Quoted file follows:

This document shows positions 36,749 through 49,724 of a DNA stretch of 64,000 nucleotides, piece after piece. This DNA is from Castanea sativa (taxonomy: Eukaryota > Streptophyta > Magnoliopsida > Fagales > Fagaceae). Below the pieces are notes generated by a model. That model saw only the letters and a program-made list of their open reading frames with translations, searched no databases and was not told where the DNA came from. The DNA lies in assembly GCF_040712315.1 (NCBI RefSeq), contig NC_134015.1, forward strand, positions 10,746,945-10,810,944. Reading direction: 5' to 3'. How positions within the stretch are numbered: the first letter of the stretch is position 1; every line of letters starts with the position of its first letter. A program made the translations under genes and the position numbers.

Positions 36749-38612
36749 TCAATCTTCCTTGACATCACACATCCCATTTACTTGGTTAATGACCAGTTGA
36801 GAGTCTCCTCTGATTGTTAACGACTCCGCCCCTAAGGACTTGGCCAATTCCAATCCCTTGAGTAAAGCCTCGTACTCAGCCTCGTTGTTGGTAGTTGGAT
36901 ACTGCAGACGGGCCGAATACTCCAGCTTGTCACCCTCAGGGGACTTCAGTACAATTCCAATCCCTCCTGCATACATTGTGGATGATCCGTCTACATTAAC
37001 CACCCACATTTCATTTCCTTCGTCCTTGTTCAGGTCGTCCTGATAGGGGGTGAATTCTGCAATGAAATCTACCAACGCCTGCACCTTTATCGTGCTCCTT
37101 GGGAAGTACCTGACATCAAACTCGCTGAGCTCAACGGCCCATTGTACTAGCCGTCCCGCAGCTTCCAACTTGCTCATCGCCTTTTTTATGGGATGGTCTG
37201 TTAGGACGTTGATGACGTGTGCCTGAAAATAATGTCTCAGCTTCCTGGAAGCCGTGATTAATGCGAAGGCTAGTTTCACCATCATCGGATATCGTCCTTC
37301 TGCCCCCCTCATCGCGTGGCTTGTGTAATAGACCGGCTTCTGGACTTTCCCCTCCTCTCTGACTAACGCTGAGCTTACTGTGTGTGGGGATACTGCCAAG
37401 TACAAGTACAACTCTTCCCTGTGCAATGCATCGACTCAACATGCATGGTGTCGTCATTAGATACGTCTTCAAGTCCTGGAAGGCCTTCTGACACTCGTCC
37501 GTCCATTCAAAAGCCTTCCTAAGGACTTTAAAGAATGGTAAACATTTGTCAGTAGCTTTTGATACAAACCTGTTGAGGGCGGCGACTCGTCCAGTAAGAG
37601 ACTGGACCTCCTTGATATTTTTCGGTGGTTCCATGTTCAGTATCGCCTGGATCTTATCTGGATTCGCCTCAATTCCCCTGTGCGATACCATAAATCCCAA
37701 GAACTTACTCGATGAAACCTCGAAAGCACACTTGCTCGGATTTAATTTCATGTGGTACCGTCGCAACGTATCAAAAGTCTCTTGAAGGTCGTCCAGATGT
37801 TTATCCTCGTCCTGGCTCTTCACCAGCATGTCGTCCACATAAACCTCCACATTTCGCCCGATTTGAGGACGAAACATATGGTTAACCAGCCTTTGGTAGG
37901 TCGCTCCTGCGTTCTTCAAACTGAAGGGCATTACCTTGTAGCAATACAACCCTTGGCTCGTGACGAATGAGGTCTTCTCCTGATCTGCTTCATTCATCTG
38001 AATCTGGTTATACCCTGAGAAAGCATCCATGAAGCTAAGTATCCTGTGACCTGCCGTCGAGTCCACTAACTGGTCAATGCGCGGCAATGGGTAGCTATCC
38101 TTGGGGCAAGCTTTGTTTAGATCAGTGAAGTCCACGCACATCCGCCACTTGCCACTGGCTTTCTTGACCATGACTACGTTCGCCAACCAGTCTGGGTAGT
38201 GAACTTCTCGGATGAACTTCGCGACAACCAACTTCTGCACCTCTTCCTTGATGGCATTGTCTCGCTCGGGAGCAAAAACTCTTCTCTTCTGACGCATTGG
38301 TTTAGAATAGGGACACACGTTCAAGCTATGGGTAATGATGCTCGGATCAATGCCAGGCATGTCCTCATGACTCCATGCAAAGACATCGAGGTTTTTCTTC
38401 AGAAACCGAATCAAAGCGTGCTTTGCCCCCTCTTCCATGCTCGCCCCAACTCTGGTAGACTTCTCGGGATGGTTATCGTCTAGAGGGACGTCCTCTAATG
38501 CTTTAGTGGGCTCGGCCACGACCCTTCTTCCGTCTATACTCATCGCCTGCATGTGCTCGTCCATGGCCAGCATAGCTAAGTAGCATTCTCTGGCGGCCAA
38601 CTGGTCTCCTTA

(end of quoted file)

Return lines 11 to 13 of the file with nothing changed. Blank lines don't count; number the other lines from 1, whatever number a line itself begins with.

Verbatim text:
37501 GTCCATTCAAAAGCCTTCCTAAGGACTTTAAAGAATGGTAAACATTTGTCAGTAGCTTTTGATACAAACCTGTTGAGGGCGGCGACTCGTCCAGTAAGAG
37601 ACTGGACCTCCTTGATATTTTTCGGTGGTTCCATGTTCAGTATCGCCTGGATCTTATCTGGATTCGCCTCAATTCCCCTGTGCGATACCATAAATCCCAA
37701 GAACTTACTCGATGAAACCTCGAAAGCACACTTGCTCGGATTTAATTTCATGTGGTACCGTCGCAACGTATCAAAAGTCTCTTGAAGGTCGTCCAGATGT